Can a Car Corrode in Space?

Can a Car Corrode in Space?

By on Feb 21 2018

A car in space is out of this world

SpaceX's recent Falcon Heavy rocket launch has given us plenty to think about these last few weeks. One thing I never thought I'd have to think about (at least not outside the realm of science fiction) is how will space affect a car? (Will and not would since we do get to witness this now or future humans will.)

There are plenty of benefits to driving a car in space if you think about it. For one, no roads mean no potholes (and really, what's better than that?). Another thing drivers wouldn't really have to worry about is rust. Rust (iron oxide) is the result of an electrochemical reaction combining iron (Fe) and oxygen (O) when water is present. Since there's hardly any molecular oxygen (O2) in space and no water vapor, there's no way for iron oxide to form, right?

Space affects vehicles

Here's the thing: space doesn't necessarily mean zero erosion. This means that a car drifting through outer space isn't necessarily impervious to corrosion. While oxygen and moisture are the primary sources when it comes to metal deterioration, they're not the only causes.

Any material that enters space is subject to vacuum, bombardment by ultraviolet and X-rays, and high-energy charged particles. These can all eventually corrode equipment. Additionally, atmospheric atoms, ions, and free radicals (such as atomic oxygen) are all present in the upper layers of the atmosphere (up to 800 km) and can affect corrosion.

Yes, there is oxygen in space.

So, oxygen comes in several different forms. Molecular oxygen (O2) is comprised of two oxygen atoms and is in the air we breathe. Atomic oxygen (O), on the other hand, is one single atom of oxygen. On Earth, it doesn't exist for too long because it's highly reactive and bonds easily. In space, though, where ultraviolet radiation exists by the plenty, O2 molecules are easily broken apart to create atomic oxygen.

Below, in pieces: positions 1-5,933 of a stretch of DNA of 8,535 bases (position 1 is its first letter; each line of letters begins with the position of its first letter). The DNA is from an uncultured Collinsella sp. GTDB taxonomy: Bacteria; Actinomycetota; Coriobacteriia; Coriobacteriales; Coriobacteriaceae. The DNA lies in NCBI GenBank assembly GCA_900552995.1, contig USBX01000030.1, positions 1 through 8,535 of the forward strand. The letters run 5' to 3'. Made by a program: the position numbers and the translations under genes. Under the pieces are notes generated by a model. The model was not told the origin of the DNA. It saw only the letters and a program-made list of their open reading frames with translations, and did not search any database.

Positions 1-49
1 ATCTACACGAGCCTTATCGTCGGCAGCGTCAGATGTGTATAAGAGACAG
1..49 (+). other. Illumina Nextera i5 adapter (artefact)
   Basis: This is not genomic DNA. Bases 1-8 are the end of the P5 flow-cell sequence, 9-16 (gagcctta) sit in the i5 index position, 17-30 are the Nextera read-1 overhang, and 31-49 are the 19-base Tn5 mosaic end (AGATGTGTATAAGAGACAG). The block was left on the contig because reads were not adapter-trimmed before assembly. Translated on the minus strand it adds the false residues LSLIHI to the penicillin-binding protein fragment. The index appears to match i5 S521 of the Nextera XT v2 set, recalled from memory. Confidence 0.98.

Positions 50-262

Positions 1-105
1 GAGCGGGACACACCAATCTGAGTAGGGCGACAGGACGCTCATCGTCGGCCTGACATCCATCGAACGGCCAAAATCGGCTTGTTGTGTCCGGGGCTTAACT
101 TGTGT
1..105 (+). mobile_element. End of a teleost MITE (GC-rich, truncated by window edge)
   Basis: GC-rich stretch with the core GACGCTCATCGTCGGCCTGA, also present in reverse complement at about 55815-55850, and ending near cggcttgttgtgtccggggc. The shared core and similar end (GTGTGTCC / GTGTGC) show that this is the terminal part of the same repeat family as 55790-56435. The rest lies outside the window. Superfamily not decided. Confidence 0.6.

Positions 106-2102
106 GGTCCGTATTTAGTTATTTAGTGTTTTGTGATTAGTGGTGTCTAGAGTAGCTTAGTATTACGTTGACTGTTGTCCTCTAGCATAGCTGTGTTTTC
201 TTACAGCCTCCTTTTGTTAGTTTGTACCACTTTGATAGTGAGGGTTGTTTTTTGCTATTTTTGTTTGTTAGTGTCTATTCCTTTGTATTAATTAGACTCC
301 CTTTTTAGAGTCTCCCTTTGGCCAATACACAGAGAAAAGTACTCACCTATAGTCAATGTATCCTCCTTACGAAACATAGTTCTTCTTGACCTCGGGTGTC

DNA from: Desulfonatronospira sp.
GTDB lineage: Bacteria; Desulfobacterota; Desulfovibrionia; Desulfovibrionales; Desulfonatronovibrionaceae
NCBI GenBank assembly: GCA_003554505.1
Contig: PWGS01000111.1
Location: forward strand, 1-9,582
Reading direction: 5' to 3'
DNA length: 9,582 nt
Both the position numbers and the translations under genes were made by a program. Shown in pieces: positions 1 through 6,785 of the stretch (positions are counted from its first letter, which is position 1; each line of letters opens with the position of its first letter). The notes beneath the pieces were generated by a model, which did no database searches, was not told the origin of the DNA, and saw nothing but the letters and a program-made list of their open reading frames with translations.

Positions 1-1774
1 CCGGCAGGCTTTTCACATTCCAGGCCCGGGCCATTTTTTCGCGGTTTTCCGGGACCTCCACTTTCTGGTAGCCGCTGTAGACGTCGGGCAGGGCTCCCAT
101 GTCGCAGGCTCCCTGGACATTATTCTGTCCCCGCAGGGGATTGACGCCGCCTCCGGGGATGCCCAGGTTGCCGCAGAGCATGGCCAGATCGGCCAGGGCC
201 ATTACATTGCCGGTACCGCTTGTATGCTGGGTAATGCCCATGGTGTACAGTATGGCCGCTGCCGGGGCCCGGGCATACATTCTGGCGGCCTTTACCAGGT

And while our breathable oxygen might be far scarcer in space than on planet Earth, the atmosphere in low Earth orbit is made primarily of atomic oxygen. This actually caused corrosion issues for early shuttle flights. Crewed space vehicles and the International Space Station (ISS) travel in low Earth orbit, where the atomic oxygen can react with spacecraft surfaces, thereby causing damage. Special coatings help combat erosion by creating a barrier between the metal and atmosphere.

That's all well and good and all, but here's the thing: Starman has driven " his midnight cherry Roadster far outside of Earth's orbit and is heading beyond Mars into the solar system's first asteroid belt (on average 150 million miles away from Earth's orbit, give or take).

Being that the Tesla is no longer near Earth with our atomic oxygen-riddled atmosphere, what space elements will affect it now?

What's does the future have in store for Spaceman's Roadster?

car in space

Nothing may happen. Starman and his Tesla Roadster a 'la Elon Musk may well remain in the vacuum of deep space for tens of millions of years, thanks to the high heliocentric (and stable) orbit it is in. Many experts believe the convertible is in for smooth sailing and that any collision with Earth or Mars or an asteroid is very low. Dr. Seth Shostak, senior astronomer at the SETI Institute in Mountain View, California, told NBC News Mach that by his estimates, the Roadster has less chance of a collision each year than all the Roadsters plying the highways of Earth put together."

That's not to say that the electric car won't take minor beatings. The ultraviolet radiation, cosmic rays, and other highly charged particles will certainly affect the car's paint over time, as well as its structural integrity. Thankfully, where humans have issues in vacuums due to our internal pressures no longer getting counteracted by an atmosphere, cars don't have those issues because they don't have those pressures.

Micrometeorites may or may not be an issue, depending on who you talk to, and the same goes with radiation. William Carroll, a chemist at Indiana University and expert in plastics and organic molecules, believe that "All of the organics will be subjected to degradation by the various kinds of radiation that you will run into there, " according to Live Science. His beliefs fall along the lines that the organic bonds are going to split and disintegrate and, eventually, all that will be left of the car are its well-secured inorganic parts such as the aluminum frame, internal metals and any glass that makes it through potential meteor impacts.


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